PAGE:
With twenty-five years of experience in facilitating community engagement, Barbara Lewis is best known for her creativity in engaging communities in local/regional decision-making and particularly her use of the Appreciative Inquiry approach.
Barbara’s involvement with IAP2 has been extensive over the years. In 1994, Barbara helped found the Colorado Chapter of IAP2 and was most recently the chapter’s president. In 2002, she was a key member of the team that developed the Techniques for Effective Public Participation course, now part of IAP2’s gold standard Foundations Program. In 2017, she was the “boots on the ground” Co-Chair of the 2017 IAP2 North American Conference in Denver. In short, Barbara’s entire career has been built around the implementation of IAP2’s Core Values.
Certification Task Force
This dedicated group of P2 practitioners and IAP2 leaders have spent the last 6 years developing a professional certification program from the ground up.
From using international practitioner responses to help determine the essential capabilities a P2 professional should have to effectively design, implement, and evaluate public participation programs and develop an assessment program to test and verify that applicants have these core competencies, please join me in recognizing the
Certification Task Force Members:
Additionally – the task force has asked that an honorary award be granted to IAP2 USA and Canada Executive Manager Amelia Shaw for her significant support and stewardship of this process and of the Task Force.
A tireless champion of good communications and community engagement, in little more than 8 years, Francesca Patricolo has established a P2 student chapter at the University of Oregon, participated on the Cascade Chapter executive committee, established her own P2 consultancy, served on the IAP2 USA Board of Directors, served as USA representative to the IAP2 Federation and now serves as President of the Cascade Chapter. Francesca has also been passionate about helping young people become involved in the practice of P2 and advancing the cause of equity and diversity within P2.
As you may be aware, IAP2 has been going through an important and ambitious change-journey over the last twelve months.
This time last year, the IAP2 Federation Board launched a process of re-design to help us articulate and create the organisation that we want to be – a sustainable and dynamic international association for engagement professionals. This process was led by a diverse working group of members and trainers. This work started in Denver, at the time of the 2017 North American Conference. Out of these two days came the ‘change committee’ – a group of volunteers tasked with scoping the change and shaping the future of IAP2.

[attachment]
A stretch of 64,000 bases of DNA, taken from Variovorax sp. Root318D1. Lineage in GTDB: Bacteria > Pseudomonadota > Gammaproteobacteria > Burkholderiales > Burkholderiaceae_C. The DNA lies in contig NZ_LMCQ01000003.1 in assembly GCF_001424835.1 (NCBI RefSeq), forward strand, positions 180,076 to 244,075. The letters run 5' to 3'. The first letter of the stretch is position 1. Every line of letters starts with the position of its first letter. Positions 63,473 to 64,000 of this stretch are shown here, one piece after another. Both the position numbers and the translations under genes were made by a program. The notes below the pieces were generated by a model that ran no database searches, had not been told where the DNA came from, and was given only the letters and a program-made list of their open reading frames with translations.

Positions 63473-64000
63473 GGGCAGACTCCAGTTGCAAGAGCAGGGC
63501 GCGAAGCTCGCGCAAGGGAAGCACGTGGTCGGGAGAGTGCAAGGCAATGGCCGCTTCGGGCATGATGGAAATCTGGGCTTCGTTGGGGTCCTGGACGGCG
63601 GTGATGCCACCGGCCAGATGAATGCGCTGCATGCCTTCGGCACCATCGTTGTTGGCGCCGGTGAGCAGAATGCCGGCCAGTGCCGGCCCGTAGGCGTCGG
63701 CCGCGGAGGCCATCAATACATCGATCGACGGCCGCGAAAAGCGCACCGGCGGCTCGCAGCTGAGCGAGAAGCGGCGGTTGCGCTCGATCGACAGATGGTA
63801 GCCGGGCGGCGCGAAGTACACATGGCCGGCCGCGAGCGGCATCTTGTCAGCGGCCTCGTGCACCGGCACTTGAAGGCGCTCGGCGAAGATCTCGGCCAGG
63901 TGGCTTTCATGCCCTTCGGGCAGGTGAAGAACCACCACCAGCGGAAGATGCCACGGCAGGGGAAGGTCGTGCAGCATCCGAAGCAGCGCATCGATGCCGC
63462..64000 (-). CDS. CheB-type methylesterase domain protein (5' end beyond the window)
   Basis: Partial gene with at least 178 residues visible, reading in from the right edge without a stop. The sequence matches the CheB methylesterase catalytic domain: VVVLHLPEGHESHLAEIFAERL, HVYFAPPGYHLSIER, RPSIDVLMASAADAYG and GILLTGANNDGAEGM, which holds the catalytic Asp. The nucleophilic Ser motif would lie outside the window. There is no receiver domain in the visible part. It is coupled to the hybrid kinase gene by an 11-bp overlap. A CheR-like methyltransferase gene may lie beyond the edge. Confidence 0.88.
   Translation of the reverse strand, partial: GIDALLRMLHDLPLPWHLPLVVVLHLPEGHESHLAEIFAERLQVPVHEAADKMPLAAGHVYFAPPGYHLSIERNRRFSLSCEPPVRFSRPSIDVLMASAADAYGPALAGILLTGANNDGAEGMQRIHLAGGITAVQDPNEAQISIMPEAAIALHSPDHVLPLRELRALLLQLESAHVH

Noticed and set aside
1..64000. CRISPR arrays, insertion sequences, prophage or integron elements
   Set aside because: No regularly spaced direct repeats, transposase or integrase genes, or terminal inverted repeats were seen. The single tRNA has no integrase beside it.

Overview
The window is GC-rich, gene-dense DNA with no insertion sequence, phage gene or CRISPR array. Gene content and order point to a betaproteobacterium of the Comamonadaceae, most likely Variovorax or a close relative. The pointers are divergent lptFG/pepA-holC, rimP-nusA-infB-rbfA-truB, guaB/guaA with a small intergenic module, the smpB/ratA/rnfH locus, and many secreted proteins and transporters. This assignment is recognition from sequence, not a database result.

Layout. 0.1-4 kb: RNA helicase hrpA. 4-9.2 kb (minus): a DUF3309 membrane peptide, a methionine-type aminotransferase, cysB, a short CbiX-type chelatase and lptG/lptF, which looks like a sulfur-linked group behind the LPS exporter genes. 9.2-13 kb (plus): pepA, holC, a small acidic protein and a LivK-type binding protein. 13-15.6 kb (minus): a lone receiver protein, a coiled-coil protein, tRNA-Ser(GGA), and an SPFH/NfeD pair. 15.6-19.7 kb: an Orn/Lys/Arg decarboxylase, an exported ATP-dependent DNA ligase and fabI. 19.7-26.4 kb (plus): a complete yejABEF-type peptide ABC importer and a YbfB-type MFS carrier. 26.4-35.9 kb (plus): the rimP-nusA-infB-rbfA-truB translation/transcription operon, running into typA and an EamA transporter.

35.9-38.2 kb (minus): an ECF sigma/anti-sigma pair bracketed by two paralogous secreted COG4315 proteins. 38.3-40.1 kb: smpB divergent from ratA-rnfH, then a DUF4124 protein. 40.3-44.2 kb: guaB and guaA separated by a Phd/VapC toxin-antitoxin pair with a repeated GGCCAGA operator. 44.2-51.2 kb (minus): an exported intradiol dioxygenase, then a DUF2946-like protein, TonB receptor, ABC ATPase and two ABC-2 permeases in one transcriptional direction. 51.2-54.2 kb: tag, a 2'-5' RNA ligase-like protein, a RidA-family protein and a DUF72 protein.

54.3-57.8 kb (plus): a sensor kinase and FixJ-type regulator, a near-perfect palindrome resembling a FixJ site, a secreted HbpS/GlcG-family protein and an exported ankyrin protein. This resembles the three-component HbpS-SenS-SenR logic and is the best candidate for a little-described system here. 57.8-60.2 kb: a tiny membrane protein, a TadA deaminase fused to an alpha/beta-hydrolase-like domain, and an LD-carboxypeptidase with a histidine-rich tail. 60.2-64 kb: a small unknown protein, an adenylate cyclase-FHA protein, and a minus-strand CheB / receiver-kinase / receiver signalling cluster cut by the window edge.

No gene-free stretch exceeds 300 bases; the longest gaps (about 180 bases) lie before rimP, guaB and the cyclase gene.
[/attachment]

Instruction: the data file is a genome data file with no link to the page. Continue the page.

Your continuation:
With the input of your regional boards and the international board, the change committee came up with seven strategic priority areas and a series of recommendations that will enable us to reshape our international collaborative network that lives and abides by the IAP2 core values. You were invited to give feedback on the strategic priority areas and recommendations via an online engagement platform. Your input was fed into high-level discussions with representatives from each regional board earlier this month in Victoria, Canada. We now have seven endorsed strategic priority areas and 36 endorsed recommendations (read it here – I’ve deliberately kept the track changes so you can see what was discussed/ changed).
I’m really excited about these strategic priority areas and recommendations. They will ensure that the future IAP2 will place significant focus on advocating for and growing engagement practice around the world – both in terms of expanding engagement in new regions, as well as ensuring that IAP2 remains at the cutting edge of new engagement developments including innovations in tools, techniques and technologies. The recommendations propose that training can be developed and delivered anywhere around the world – and a global committee be tasked with ensuring high quality and consistency for all IAP2 products. Better international connections will be achieved through communities of practice and sharing of lessons learned across the IAP2 global community. In summary, these strategic priority areas will enable us to become the future-focused international professional organisation that we want to be.
However, there is a lot of work to be done over the next 6-12 months. This is where you come in. We need your expertise and experience to help us consider and explore the detail required to reshape IAP2.
We have divided the work into four key committees and we are looking for committee volunteers from IAP2’s global body of members, trainers and staff. Team leaders have been identified for each committee. Their first task will be to develop a work plan and, along with their respective committees, to nominate a chair and co-chair between now and the end of October 2018. Work will continue until at least March 2019 as each committee develops a detailed implementation plan for the agreed recommendations.